Published January 03. 2014 4:00AM Updated January 04. 2014 12:01AM
Salem - When residents arrived at the town's only post office to mail packages Thursday morning, they were greeted by a sign on the business's door announcing that it had been permanently closed.
Salem has no official post office, and residents relied on a Contract Postal Unit operated by the Four Corners Country Deli. But when the deli closed, apparently unexpectedly on Wednesday, so did the postal unit.
The 46 residents with P.O. boxes will have to pick up their mail at the Colchester post office for now, said U.S. Postal Service spokesman Christine Dugas. And all residents will have to go out of town to mail a package or use other postal services.
First Selectman Kevin Lyden said he had no advance notice of the deli's closure and is looking into the possibility of moving the Contract Postal Unit to another business in town. Lyden said he plans to talk to the postmaster, who is currently out of his office, about the situation next week.
In the meantime, residents with P.O. boxes will be able to pick up their mail in Colchester - none is locked inside the boxes in Four Corners Country Deli, said Lyden.
The U.S. Postal Service found out about the deli and postal unit's closure Thursday morning, said Dugas, and is still in the process of deciding where the new P.O. boxes for Salem residents will be located.
For those looking for other postal services, said Dugas, the Postal Service website can be useful. Residents can go to www.usps.com and click on "Find USPS locations." From there, residents can choose the particular service they are looking for, enter their ZIP code and find a list of nearby sites that offer the service.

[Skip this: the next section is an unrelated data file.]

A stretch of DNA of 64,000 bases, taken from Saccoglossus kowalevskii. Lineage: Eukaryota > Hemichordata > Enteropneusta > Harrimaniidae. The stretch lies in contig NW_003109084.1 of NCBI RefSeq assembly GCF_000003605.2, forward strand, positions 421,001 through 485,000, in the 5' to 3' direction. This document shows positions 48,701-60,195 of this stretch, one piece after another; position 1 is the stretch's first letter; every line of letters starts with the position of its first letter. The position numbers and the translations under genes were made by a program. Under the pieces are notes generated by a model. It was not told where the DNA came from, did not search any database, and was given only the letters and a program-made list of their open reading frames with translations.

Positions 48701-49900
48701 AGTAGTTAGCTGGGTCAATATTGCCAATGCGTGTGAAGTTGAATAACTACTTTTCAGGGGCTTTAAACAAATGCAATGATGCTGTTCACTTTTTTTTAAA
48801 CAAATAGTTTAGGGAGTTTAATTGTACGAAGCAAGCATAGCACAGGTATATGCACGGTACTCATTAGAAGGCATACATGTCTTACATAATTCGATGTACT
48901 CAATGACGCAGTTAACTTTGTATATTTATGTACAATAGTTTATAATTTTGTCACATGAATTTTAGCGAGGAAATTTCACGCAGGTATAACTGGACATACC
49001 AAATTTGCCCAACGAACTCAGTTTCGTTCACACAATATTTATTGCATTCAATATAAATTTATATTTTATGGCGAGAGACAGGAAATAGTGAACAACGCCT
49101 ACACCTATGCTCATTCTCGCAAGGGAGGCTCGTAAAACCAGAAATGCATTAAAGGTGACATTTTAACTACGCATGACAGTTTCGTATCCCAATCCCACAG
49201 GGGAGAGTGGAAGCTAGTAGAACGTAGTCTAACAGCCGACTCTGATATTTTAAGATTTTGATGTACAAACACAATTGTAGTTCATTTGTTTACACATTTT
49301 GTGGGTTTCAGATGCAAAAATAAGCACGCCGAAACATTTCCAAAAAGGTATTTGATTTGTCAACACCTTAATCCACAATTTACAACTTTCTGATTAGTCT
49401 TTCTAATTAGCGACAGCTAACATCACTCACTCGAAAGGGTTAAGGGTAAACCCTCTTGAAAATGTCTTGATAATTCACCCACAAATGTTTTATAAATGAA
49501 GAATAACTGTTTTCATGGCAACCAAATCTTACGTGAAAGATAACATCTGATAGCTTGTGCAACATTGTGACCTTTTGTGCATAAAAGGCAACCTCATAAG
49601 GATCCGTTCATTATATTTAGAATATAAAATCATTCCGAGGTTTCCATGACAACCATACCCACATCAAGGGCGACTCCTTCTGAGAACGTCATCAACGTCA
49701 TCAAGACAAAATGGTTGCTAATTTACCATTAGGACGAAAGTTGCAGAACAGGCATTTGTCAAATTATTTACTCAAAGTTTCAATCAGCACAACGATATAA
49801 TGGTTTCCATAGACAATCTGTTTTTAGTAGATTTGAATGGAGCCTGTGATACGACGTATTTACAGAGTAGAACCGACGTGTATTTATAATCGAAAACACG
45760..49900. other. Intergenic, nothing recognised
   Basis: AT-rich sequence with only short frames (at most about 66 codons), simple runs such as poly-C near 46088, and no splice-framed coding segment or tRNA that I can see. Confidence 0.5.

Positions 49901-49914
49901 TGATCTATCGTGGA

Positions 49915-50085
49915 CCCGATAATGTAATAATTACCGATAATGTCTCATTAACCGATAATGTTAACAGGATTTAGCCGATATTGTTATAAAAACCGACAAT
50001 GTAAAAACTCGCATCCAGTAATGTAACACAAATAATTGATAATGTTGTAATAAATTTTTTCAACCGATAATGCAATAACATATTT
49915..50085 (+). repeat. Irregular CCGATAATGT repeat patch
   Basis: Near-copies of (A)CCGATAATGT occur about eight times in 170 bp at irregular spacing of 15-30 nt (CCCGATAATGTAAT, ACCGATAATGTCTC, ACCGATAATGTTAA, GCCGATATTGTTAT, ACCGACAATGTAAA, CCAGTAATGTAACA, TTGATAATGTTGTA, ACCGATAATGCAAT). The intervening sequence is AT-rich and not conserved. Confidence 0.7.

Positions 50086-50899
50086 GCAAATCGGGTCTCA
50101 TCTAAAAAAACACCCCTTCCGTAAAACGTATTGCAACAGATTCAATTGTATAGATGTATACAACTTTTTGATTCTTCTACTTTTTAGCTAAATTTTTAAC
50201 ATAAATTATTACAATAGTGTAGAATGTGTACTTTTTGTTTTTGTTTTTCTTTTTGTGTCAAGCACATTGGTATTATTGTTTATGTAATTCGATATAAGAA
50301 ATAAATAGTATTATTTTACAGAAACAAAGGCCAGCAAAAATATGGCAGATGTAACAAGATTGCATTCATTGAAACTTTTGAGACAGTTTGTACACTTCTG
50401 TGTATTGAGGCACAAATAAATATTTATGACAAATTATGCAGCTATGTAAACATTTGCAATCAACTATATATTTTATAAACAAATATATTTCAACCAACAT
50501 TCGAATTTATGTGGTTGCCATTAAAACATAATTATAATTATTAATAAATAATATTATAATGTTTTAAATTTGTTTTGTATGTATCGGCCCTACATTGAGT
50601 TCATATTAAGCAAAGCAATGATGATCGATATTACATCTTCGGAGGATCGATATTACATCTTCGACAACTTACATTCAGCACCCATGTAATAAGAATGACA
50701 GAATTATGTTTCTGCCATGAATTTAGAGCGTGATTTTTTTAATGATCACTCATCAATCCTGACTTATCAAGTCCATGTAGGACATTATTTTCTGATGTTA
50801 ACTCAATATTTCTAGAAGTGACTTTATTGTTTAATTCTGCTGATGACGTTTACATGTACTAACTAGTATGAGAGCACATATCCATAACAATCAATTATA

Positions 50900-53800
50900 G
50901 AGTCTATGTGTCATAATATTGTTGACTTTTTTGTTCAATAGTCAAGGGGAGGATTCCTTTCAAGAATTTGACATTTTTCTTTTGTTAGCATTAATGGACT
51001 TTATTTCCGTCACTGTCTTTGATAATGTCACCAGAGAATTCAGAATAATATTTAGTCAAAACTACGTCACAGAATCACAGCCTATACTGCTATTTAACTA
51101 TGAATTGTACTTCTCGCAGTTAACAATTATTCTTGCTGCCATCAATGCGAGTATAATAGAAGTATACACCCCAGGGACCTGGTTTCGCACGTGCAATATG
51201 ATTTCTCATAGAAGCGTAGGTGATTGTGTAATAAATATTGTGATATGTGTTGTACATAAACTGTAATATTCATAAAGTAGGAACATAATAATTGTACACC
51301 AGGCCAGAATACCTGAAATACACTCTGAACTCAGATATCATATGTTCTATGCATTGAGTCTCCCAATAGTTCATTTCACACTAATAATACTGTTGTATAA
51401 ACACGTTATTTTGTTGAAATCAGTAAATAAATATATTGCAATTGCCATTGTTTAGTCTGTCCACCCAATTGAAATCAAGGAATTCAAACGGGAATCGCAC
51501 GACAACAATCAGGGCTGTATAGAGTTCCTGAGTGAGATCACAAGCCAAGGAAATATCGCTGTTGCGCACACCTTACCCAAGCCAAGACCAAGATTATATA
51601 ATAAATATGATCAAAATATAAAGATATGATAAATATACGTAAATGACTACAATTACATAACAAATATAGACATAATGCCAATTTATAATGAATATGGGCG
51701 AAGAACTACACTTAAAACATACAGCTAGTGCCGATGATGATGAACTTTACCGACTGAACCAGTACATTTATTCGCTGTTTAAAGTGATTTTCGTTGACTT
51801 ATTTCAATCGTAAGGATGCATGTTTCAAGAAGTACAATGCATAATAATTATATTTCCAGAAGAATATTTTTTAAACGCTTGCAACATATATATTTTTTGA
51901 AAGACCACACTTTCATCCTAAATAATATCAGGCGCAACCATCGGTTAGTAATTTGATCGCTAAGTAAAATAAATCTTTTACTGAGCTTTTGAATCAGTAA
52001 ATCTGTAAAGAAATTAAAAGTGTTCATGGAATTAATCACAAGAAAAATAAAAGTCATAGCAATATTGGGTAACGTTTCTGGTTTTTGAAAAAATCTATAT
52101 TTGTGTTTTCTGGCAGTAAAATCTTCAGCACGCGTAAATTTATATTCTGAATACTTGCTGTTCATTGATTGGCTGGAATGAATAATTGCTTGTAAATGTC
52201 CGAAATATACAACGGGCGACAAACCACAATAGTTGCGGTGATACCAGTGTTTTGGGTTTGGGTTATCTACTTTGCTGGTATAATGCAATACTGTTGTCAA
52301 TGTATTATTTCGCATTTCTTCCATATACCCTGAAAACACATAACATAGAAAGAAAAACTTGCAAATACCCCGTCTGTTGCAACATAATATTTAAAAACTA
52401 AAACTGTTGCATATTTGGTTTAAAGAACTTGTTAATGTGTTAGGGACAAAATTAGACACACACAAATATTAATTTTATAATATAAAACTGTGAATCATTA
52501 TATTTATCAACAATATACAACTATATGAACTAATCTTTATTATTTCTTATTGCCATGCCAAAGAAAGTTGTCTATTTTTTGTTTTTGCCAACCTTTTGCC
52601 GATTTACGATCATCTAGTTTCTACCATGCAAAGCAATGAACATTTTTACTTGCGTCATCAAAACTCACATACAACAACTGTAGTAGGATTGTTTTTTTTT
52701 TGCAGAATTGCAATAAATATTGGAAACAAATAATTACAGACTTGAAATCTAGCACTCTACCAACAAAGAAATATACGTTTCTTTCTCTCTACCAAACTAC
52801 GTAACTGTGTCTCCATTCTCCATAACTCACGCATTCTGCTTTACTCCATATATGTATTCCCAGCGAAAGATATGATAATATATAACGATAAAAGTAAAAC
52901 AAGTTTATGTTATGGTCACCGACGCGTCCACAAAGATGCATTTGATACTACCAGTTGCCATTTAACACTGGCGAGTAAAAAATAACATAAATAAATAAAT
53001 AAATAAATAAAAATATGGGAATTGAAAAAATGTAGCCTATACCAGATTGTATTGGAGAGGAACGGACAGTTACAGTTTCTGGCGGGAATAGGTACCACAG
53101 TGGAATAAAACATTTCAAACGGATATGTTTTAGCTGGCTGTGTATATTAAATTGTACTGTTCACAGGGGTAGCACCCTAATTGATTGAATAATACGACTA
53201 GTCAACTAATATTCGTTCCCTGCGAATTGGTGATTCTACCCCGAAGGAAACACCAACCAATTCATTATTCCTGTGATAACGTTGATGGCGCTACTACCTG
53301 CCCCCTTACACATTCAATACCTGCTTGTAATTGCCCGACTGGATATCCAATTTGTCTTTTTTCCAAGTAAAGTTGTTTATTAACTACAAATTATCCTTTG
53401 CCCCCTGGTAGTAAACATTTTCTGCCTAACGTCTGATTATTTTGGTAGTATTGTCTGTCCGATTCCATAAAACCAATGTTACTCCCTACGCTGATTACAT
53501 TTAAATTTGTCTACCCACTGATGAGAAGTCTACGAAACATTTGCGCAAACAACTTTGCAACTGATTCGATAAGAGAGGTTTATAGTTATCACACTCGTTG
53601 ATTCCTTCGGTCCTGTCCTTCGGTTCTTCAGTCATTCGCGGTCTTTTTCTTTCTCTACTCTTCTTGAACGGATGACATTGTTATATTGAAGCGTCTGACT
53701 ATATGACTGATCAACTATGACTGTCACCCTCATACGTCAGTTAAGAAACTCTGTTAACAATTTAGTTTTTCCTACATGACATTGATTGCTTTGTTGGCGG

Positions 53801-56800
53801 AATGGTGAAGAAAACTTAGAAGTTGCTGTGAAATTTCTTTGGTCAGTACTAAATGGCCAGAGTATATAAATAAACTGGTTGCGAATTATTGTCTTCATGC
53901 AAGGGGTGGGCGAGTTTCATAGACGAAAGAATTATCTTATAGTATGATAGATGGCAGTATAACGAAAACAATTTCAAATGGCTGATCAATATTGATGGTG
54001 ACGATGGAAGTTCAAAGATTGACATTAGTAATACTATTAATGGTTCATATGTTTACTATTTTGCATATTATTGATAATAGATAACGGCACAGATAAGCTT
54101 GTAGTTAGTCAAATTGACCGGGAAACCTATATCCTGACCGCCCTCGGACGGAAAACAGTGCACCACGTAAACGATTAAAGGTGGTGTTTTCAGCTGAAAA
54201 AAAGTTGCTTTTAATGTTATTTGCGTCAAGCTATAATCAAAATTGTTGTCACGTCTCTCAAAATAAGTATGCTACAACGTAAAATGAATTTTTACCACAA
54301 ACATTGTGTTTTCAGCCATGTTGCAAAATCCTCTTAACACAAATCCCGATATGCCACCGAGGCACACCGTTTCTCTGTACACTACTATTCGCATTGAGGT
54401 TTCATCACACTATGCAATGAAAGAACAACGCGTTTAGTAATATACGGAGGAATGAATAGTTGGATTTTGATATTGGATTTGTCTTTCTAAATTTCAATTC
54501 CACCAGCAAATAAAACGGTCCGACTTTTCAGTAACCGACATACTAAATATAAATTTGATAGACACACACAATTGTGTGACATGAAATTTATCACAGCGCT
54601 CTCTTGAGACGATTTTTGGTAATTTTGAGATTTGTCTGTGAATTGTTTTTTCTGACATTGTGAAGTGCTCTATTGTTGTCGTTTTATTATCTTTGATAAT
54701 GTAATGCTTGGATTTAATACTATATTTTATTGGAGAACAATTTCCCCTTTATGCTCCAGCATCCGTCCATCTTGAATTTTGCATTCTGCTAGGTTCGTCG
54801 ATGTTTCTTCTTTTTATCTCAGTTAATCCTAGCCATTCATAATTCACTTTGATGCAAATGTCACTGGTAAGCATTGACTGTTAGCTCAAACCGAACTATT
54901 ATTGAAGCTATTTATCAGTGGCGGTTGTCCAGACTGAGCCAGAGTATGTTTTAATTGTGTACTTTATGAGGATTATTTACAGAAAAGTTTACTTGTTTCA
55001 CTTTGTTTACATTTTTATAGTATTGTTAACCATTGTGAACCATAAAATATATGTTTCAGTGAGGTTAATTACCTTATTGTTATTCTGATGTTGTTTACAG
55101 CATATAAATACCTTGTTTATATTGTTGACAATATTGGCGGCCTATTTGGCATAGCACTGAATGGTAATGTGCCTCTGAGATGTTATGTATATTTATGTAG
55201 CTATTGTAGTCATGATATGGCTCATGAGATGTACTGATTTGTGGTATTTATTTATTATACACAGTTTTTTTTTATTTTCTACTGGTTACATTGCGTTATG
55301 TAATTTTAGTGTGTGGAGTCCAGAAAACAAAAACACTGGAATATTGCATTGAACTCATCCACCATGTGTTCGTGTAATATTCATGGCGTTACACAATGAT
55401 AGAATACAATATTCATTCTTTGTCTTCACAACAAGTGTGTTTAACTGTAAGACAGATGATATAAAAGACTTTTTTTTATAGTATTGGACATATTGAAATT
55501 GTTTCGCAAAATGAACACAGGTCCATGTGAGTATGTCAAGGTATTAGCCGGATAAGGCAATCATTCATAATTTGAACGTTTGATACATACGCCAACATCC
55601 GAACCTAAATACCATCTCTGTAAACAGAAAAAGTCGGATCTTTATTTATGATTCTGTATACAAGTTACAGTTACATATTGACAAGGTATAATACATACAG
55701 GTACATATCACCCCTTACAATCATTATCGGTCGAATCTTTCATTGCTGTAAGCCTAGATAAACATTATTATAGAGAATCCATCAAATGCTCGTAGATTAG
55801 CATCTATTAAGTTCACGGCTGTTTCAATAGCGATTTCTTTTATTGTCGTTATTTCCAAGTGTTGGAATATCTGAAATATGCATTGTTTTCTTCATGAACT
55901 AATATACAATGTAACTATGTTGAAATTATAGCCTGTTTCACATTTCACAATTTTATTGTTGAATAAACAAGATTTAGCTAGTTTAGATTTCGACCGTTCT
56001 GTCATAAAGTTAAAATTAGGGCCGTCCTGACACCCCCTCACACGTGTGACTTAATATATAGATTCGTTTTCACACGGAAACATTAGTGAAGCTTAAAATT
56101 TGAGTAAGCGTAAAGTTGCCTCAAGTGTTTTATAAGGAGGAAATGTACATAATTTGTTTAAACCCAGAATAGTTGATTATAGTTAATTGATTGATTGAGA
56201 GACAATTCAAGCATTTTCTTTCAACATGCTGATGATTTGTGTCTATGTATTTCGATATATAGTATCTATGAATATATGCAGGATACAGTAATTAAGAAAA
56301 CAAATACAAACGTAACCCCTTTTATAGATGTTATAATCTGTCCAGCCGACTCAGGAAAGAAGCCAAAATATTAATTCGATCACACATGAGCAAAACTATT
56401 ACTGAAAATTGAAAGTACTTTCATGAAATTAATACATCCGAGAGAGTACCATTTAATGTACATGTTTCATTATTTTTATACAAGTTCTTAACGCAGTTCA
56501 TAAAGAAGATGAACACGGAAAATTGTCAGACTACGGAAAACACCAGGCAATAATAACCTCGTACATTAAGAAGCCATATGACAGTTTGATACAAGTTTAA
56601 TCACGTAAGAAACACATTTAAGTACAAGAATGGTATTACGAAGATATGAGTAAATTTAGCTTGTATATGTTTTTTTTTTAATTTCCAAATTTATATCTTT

Town Clerk Patricia Crisanti said she was surprised to find the sign on the postal unit's door when she tried to mail a package Thursday morning. She was concerned that Salem, which was only assigned its own ZIP code in the 1990s, might once again have to share a ZIP code with Colchester, but Dugas said the postal unit's closure will not have any effect on the postal codes.
As of Thursday evening, it was unclear who owned the deli, and town officials said they didn't have any records on the current owner on file at Town Hall. Donald S. Weis of Norwich is listed as the principal of the Four Corners Deli on the Connecticut secretary of the state's website. He could not be reached on Thursday.
Linda Phillips owns the building at 20 Hartford Road, where the Four Corners Country Deli was located, according to the assessor's office. Phillips, who also owns The Dinosaur Place on Route 85 with her husband, Roger, also could not be reached to comment Thursday. The property manager for Phillips, who owns Salem Market Place, said the owner of the deli left in the middle of the night and that Phillips has not been able to reach him.
Selectman Ed Chmielewski said he was not familiar with the deli's situation but called the restaurant, formerly Babe's Country Deli & More, a "landmark" and said the current economic climate is "very difficult for small business owners."
The agenda for January's Board of Selectmen meeting contains three nominations for the Economic Development Committee, which has not been meeting for the last few months because it was unable to reach a quorum.
"Hopefully as the EDC reorganizes, they'll be able to reach out to the small business owners and get a pulse of the community," Chmielewski said.